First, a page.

Many don’t consider performance when they design and deploy a data integration solution, but they should. Typically misunderstood is the fact that data integration is a holistic solution with many links in a chain. The data integration engine is only one link. Thus, the performance of any data integration solution is typically limited by its overall design, as well as its slowest component.
When I’m called about data integration performance issues, the caller’s natural tendency is to blame the data integration technology itself. However, these days the data integration technology is rarely the bottleneck, and thus you must look at other aspects of the design to find the issue. The best determination of overall performance is not the speed of the data integration engine, it is the experience of those doing the overall data integration architecture and deployment.
When considering the data integration design you have to think in terms of links in a chain. The API is invoked by the adapter on the source to produce the data, the data is consumed into the integration engine, the structure and the content of the data is altered to meet the needs of the target, a log is updated, and it’s pushed out of the integration engine to an adapter that invokes an API where the data is pushed into the target.
Therefore, the performance of that “chain” is dependent upon all components working efficiently. A poorly performing database or application API, or a poorly designed transformation, can be the cause of your latency. Those are just a few things that could be a performance issue (discussed below), but those are not the only places to look.
Let’s review the top 3 things to consider with data integration and performance issues. They are:
- API Latency
- Poorly Design Transformations
- Over Eating
API latency, as introduced above, is the most common performance issue, no matter if it’s a database API, such as a CLI (Call Level Interface) such as JDBC and ODBC, or if it’s a proprietary enterprise application API such as SAP’s BAPI. The typical problem is that the API is not configured correctly, and thus not able to produce or consume the data at the required rate. Or, in some instances, the poor performance is engineered into the API, which requires you to work directly with those who produced and maintain the API.
In the case of a configuration problem you need to become intimate with the configuration parameters of the API, including allocating cache and/or queue space, which are typically the issues. Make sure the API rarely goes directly to the physical disk for read and write into the queue, and that typically means the use of physical memory is maxed out for the API, but not always.
Moreover, watch out for Web service interfaces. While they are based on open standards and it’s much easier to make them work and play well with others, they have a tend to underperform their native API counterparts. Thus where performance is a requirement, and you don’t need Web services access, then the native API is your best bet (if there is a choice).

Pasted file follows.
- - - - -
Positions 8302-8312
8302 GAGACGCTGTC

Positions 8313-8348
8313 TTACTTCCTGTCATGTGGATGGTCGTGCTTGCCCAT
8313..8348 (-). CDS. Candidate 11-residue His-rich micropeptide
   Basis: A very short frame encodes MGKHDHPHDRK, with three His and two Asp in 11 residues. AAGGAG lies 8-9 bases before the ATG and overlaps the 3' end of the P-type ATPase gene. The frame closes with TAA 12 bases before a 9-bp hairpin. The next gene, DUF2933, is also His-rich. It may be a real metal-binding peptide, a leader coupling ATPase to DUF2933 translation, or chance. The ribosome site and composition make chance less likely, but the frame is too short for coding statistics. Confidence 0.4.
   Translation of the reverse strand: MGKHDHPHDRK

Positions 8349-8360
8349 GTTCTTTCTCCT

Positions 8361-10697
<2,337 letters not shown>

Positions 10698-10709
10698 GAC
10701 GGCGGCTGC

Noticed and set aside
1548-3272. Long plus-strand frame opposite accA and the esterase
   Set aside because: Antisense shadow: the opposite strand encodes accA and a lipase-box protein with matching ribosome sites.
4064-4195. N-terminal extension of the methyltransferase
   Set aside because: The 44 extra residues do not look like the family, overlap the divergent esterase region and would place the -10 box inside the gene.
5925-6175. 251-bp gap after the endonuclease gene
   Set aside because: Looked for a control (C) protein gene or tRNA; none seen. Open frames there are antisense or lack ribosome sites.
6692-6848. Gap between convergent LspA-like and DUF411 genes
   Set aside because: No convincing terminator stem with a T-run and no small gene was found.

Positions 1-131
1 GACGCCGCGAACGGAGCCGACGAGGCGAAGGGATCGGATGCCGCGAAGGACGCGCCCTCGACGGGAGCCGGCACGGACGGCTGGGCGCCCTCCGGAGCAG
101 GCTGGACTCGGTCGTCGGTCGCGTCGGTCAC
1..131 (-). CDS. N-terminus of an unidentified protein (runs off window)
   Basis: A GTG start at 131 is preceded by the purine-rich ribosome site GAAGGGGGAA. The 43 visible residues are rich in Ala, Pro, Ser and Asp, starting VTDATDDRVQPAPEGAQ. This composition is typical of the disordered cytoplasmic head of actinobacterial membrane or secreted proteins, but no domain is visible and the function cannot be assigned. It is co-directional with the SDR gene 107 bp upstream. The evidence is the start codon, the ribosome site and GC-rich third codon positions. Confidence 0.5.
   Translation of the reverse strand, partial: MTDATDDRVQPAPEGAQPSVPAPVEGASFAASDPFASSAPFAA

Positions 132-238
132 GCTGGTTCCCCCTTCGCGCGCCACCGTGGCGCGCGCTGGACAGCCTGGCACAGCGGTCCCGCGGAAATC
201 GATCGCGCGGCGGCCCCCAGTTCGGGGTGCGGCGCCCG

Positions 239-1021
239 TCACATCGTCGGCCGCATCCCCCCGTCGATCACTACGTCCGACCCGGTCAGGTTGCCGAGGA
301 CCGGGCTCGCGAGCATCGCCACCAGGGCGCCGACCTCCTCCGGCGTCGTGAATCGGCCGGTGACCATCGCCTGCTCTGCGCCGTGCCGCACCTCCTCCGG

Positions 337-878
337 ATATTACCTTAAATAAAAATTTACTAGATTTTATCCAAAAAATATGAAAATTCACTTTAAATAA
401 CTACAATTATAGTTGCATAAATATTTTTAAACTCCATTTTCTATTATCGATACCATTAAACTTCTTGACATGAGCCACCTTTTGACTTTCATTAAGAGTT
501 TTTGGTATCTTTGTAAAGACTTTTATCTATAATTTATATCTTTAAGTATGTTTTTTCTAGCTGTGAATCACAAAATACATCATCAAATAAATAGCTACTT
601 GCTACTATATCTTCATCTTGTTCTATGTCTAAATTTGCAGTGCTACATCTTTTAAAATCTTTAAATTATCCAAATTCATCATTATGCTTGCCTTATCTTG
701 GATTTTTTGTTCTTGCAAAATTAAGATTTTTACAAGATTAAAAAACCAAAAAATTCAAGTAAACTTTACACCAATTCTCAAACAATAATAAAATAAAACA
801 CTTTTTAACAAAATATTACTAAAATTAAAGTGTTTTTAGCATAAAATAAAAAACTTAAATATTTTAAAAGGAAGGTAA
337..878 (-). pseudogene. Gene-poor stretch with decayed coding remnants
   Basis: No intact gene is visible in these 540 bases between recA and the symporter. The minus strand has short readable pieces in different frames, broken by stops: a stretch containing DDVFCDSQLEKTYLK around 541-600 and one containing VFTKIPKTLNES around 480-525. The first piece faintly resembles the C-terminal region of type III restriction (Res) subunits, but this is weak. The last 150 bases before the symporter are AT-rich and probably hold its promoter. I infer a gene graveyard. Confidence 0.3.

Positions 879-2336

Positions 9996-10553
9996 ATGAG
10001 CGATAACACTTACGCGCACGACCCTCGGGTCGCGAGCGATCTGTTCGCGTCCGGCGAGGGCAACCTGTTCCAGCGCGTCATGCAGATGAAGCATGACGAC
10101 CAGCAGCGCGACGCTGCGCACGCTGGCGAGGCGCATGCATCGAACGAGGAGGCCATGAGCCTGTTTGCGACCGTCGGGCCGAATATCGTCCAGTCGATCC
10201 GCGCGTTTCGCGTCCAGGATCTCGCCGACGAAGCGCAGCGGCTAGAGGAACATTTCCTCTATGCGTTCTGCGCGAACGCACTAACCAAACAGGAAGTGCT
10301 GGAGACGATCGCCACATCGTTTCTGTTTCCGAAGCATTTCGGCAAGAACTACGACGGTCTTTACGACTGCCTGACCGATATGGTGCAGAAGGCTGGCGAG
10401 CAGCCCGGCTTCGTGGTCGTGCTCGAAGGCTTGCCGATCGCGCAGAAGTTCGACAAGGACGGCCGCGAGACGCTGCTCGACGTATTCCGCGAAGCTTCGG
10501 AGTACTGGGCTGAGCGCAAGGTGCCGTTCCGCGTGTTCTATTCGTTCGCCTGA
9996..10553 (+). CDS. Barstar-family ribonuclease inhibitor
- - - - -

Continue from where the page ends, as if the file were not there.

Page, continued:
Poorly designed transformations are common problems. The technology these days is so flexible and able to accommodate so many different requirements that, in some instances, you could be writing transformations that are much more complex than what is required. In the world of data integration, the ability to alter both schemas and content from a source to a target is a core requirement, but in doing so you need to optimize how the transformation executes.
This typically means working with your data integration technology vendor to determine the best approach to deal with complex transformation requirements. If performance is a core consideration, then you need to understand how to optimize the schema and content transformation, and in doing so remove a common bottleneck.
Over eating is really a design issue around the consumption of too much data at one time into the adapter and integration engine. This is typically not an issue with the integration engine, but just a design mistake. Instead of consuming a bunch of small portions of data, such as each sales transaction, huge chunks of data are pulled in at the same time. Sometimes there are reasons to pull in huge chunks of data, but in many cases it’s not a requirement.
Of course, as with all design mistakes, the data integration engine will accommodate you. However, the granularity in how you consume the source data, or push to a target, typically means that your performance is less than optimal. Again, work with the data integration technology provider to determine the best practices and design guidelines here, but as a rule of thumb, smaller and many is better than larger and few.
Performance is often overlooked when those charged with driving data integration solutions just want to get things up-and-running. It’s understandable. Moreover, the data integration technology is so powerful these days that it’s very forgiving and able to work around many of the inefficiencies of design. However, with a bit of forethought, performance won’t be an issue within your data integration solution.